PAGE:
This Week In Deliciousness

Welcome back to Eating Our Words' weekly round-up, where we're seriously considering camping out for tickets to that new Julia Child movie. Look, it can't possibly be worse than Episode 1, and we've been told there are far fewer Gungans.

We'd like to point out that, yes, we can be snarky sometimes, but when it comes right down to it, everybody here at Eating Our Words is absolutely crazy about 90 percent of the folks who hold discussions in our comments sections and participate with us in other ways. (We're ambivalent about 9 percent of the rest, and we won't ruin the love by discussing that remaining 1 percent.) We bring this up because you guys helped us start the week off with a potato-cannon bang -- we know it's a stretch, but there is surprisingly little by way of food-related artillery -- by debating the bejeezus out of the topic "Houston's Most Overrated Restaurants." We combed through your often bitingly hilarious comments and came up with a fair ranking based on such, and here are the results. Thanks to everybody who participated, and we hope you'll all be just as rabid to let us know about the most underrated restaurants in Houston (not here, though; we'll post an official item soon).

Mike Giglio sampled some top-shelf Thai food at Asia Market, and Robb Walsh continued his popular foray into cheap, obscure wines. Robb also knows the secret to true foreign food: Whenever you see the vendor eating something, get some for yourself. Next up, Katharine Shilcutt attended to Michael Pollan's recent New York Times article, which suggested that the relationship between people and the food they eat is wildly out of balance, with people horking down unhealthy foods because they are convenient and because we lack self-discipline. Never one to resist a challenge, we followed this up with an article about the wondrousness of fried desserts. They're unhealthy if you eat too much of them, yes, but we still firmly believe that empanadas are God's way of saying "Look, life doesn't have to suck all the time."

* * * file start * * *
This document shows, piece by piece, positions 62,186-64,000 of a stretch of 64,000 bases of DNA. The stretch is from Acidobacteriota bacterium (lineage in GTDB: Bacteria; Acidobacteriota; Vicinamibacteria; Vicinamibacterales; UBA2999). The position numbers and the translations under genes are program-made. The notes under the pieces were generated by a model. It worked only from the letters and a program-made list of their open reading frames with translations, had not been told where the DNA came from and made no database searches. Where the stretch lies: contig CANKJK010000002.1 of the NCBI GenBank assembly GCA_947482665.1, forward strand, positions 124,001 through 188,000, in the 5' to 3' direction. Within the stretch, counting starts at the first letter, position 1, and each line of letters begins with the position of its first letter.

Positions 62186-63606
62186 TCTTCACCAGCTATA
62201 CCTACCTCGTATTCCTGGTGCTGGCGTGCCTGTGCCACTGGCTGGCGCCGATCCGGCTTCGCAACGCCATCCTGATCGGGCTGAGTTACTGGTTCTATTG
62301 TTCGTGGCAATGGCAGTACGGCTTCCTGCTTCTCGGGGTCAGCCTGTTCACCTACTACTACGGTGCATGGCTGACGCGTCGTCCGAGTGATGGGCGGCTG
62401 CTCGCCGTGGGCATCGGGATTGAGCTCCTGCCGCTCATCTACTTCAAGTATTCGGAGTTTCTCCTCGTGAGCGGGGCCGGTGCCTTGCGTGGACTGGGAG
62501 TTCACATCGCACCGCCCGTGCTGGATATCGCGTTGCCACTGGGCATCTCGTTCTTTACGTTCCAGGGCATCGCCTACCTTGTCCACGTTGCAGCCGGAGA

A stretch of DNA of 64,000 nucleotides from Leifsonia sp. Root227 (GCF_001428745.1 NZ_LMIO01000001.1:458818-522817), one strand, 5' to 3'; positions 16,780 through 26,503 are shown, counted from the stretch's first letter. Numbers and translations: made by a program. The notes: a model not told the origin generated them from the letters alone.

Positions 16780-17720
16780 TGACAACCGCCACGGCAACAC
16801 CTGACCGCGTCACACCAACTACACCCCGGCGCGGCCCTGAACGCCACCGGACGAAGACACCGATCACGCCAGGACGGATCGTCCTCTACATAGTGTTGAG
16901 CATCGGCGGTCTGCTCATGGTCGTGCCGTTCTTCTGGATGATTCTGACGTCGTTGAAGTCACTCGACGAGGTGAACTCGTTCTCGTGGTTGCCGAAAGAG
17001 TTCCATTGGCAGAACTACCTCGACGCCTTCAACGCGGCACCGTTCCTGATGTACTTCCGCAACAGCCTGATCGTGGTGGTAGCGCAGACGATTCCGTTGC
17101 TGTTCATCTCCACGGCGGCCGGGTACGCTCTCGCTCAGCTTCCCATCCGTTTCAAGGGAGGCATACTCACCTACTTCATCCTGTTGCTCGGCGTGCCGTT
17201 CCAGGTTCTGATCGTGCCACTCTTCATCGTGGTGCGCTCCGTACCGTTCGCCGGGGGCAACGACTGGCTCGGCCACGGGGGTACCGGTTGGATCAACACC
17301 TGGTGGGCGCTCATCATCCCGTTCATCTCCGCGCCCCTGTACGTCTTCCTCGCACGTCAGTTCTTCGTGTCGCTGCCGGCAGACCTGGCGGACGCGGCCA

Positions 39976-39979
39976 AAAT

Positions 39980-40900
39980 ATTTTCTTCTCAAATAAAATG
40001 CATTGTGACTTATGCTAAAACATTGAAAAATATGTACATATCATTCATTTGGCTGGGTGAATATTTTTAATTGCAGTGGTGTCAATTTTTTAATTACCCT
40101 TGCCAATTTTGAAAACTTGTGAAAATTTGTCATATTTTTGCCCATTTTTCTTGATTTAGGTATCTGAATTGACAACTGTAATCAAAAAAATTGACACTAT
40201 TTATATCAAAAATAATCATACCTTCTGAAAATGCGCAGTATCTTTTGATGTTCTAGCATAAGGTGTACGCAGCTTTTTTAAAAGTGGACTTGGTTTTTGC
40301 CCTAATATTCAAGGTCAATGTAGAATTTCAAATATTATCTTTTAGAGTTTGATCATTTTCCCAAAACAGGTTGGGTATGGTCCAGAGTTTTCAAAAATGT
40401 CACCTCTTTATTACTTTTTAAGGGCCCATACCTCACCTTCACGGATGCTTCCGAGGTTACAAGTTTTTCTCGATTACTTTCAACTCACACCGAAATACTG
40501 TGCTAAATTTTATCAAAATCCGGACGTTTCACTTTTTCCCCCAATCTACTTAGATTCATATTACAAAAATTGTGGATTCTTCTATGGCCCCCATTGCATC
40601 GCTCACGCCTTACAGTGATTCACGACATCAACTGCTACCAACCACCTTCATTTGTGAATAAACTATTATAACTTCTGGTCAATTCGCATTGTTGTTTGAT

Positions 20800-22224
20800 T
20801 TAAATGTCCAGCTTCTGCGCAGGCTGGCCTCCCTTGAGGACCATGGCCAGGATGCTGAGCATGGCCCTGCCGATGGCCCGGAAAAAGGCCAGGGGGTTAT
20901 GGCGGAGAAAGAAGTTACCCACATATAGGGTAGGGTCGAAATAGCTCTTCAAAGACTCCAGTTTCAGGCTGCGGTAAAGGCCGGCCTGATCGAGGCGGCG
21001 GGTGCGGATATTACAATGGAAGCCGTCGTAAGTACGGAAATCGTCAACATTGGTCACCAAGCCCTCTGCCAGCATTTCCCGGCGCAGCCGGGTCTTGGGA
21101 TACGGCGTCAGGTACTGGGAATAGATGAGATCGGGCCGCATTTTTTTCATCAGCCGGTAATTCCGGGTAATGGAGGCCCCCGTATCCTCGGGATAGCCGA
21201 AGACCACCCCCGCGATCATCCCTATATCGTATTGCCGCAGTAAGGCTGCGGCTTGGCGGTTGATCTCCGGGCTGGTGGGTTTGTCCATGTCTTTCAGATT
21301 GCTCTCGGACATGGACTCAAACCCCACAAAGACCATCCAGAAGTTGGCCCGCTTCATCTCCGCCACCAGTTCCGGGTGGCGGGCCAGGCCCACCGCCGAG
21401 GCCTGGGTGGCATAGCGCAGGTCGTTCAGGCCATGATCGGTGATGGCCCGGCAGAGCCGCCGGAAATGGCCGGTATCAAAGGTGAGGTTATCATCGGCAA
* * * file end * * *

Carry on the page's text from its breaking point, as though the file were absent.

Sarah Rufka revealed that, despite the somewhat irritating atmosphere, Katz's Diner does, in fact, have some pretty damn tasty food. Katharine had a long list of the many ways the brand new Buffalo Market is awesome, but as far as we're concerned, she only needed one: 500 types of cheese. Godsend! Up till now, we had nothing to go with all this cheap, obscure wine we've been stockpiling.

Rocks Off sent Absinthe Brasserie our way after discovering it's a bar on Richmond, not a mid-'80s Dutch goth band. We're glad we got the confusion cleared up, because the brilliantly named Vinyl Sunset is a cocktail that manages to not only hide the normally brutal taste of absinthe, but actually enhance it. We're told we won't hallucinate, which is good, because we have already had ten today, and the giant talking armadillo only we can see has had easily twice as many.

Robb ruffled some feathers by claiming that Houston breakfasts are leagues better than Austin breakfasts, and having breakfasted in both cities, we'd have to agree, although you are a lot less likely to bump into members of Spoon in Houston. After a tasty meatballs recipe, Robb's back to rooting around in the stalls behind Canino's, this time coming up with a broccoli-esque Mexican weed with a name that sounds like an angry Aztec god. He also exposed Texas Monthly's demographics-whoring practices via its "Best 50 Burgers In Texas" issue, which disgusts us in ways which we will detail to you if you subscribe to our Café Bites newsletter.

In this week's Food Fight, the breakfast tacos of Whataburger took on the breakfast tacos of taco houses Chiloso's and Brother's, in a fight that shaped up a lot like Godzilla vs. King Kong vs. Fauntleroy the Grumpy Hamster. After Sarah Rufka had a friendly chat with Bar Boheme's Isang Undoinyang, Robb recounted the riot that nearly swallowed the city that began in Alpha Bakery. Actually it was just one guy, and he didn't break anything or hurt anybody, but he was pretty pissed off. For why, you'll have to read the article, but we'll just say it's hard to believe what crybabies grown people are capable of being. If you people don't start acting like grown-ups, we're gonna go eat worms. Then you'll be sorry.

Especially once you've read our lengthy, detailed article about it.

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John Seaborn Gray